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by Nick Dinicola

29 Apr 2016


SUPERHOTLine Miami is exactly what it sounds like. Like Hotline Miami it is a bloody and brutal shooter played from a top-down view, and like SUPERHOT, one in which time only moves when you move.

The mash-up work brilliantly. It’s amazing how effective these two systems work together, which further proves the versatility of both shooting as a central mechanic and slow-motion as a central mechanic. Shooting has already proven itself, given the number and types of shooters out there, but slow motion, even though it has proven itself a memorable part of games like Max Payne, has never really caught on for some reason.

by Nick Dinicola

22 Apr 2016


Previously, I praised the Tower of Fortune games for achieving the kind of balance “that’s easy to take for granted because when it works it’s not noticeable. We simply play the game and enjoy it, not questioning or realizing why it’s so enjoyable”.

The quickest way to notice that unnoticeable balance is to play a game that lacks that balance. In a sadly ironic twist, it was Tower of Fortune 3 that made me notice the quality of Tower of Fortune 2. This threequel once again expands the scope of the mechanics and the world, but this time all the changes feel driven by cynicism. Each new system feels designed to funnel you towards the real-money microtransactions, which are now more prevalent and prominent than ever before. Tower of Fortune 3 falls into the trap that the previous games deftly avoided: It feels like a Vegas slot machine.

by Nick Dinicola

15 Apr 2016


I wrote about Tower of Fortune, awhile ago, and I enjoyed it immensely for what it was—a simple game that could be played for seconds at a time. I was impressed by how it condensed and simplified RPG tropes like combat and “fun times at the tavern” into an entertaining slot machine mechanic. The key word there being “entertaining”. The game struck an impressive balance between the randomness of the slots and a consistent progress up the tower. It’s the kind of balance that’s easy to take for granted because when it works it is not noticeable. We simply play the game and enjoy it, not questioning or realizing why it’s so enjoyable. The sequel is even more impressive for how it maintains this balance while also significantly expanding the scope of the mechanics and world.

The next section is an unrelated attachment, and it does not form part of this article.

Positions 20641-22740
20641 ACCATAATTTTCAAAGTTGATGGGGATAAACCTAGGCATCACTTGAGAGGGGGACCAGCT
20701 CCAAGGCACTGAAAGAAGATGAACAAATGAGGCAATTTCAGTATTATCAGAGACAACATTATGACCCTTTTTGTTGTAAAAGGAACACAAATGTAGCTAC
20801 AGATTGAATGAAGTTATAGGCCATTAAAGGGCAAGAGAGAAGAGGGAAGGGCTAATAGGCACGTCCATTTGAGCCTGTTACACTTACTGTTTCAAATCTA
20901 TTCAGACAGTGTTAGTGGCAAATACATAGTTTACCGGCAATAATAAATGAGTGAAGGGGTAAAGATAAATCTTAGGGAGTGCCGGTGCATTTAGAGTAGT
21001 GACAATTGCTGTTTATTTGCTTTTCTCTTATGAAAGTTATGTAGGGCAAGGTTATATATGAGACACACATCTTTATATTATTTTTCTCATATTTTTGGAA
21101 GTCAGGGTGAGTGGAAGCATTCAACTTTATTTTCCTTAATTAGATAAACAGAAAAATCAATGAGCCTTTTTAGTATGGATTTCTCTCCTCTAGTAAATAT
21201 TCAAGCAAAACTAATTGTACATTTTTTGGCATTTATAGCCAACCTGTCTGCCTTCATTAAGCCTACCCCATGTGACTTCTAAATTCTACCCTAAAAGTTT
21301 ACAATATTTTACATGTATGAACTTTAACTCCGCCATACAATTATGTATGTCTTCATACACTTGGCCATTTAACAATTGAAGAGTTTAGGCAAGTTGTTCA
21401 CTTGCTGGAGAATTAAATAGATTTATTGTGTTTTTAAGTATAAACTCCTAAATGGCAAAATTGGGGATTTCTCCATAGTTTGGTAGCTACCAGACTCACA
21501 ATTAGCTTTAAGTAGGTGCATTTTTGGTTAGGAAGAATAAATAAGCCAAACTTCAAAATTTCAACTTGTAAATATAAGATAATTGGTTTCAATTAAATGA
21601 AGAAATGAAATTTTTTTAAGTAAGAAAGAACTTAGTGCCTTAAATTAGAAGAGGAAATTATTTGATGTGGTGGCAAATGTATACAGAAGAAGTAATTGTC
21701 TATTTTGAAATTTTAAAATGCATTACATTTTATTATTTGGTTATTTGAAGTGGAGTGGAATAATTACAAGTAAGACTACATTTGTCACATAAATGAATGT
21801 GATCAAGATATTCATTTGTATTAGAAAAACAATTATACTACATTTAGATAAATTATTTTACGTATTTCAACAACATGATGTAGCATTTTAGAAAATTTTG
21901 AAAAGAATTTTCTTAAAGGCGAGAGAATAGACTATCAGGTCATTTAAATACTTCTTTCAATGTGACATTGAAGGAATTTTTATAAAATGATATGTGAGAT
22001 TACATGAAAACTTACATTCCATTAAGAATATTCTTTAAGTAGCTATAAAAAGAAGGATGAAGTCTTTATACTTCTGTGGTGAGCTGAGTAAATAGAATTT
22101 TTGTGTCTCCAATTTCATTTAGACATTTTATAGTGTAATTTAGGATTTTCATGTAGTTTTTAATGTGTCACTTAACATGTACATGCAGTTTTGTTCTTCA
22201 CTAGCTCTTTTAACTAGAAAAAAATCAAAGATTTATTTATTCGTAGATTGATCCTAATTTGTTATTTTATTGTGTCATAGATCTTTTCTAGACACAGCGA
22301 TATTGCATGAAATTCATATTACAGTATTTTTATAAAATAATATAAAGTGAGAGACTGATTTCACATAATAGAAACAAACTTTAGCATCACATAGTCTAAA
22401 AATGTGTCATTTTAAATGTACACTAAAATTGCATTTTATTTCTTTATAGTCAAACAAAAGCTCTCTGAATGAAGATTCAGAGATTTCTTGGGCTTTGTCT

by Nick Dinicola

8 Apr 2016


There are quite a few hacking minigames in Pony Island, so many that I’m not sure if this is best described as a hacking/puzzle game or a platformer/parody game or something in-between or encompassing all of those things. But for the purposes of this post, all I care about is the hacking gameplay. Thanks to some surprisingly clever uses of art, Pony Island makes the same puzzle mechanics feel like actual software coding and also like a children’s educational game.

by Nick Dinicola

1 Apr 2016


SUPERHOT (SUPERHOT Team, 2016)

Action in an action movie moves fast. Games have always tried to emulate such action by moving just as fast while demanding that the player learn to keep up. Fighting games, like Mortal Kombat X or Street Fighter V, demand that players learn an intricate series of button combinations and also be dexterous enough to input them on a moment’s notice. A character-action game like God of War or Devil May Cry demand of us the exact same thing, but against AI opponents instead of other players. Action demands speed, usually.

//Mixed media
//Blogs

Supernatural: Season 11, Episode 19 - "The Chitters"

// Channel Surfing

"Another stand-alone episode, but there's still plenty to discuss in the Supernatural world.

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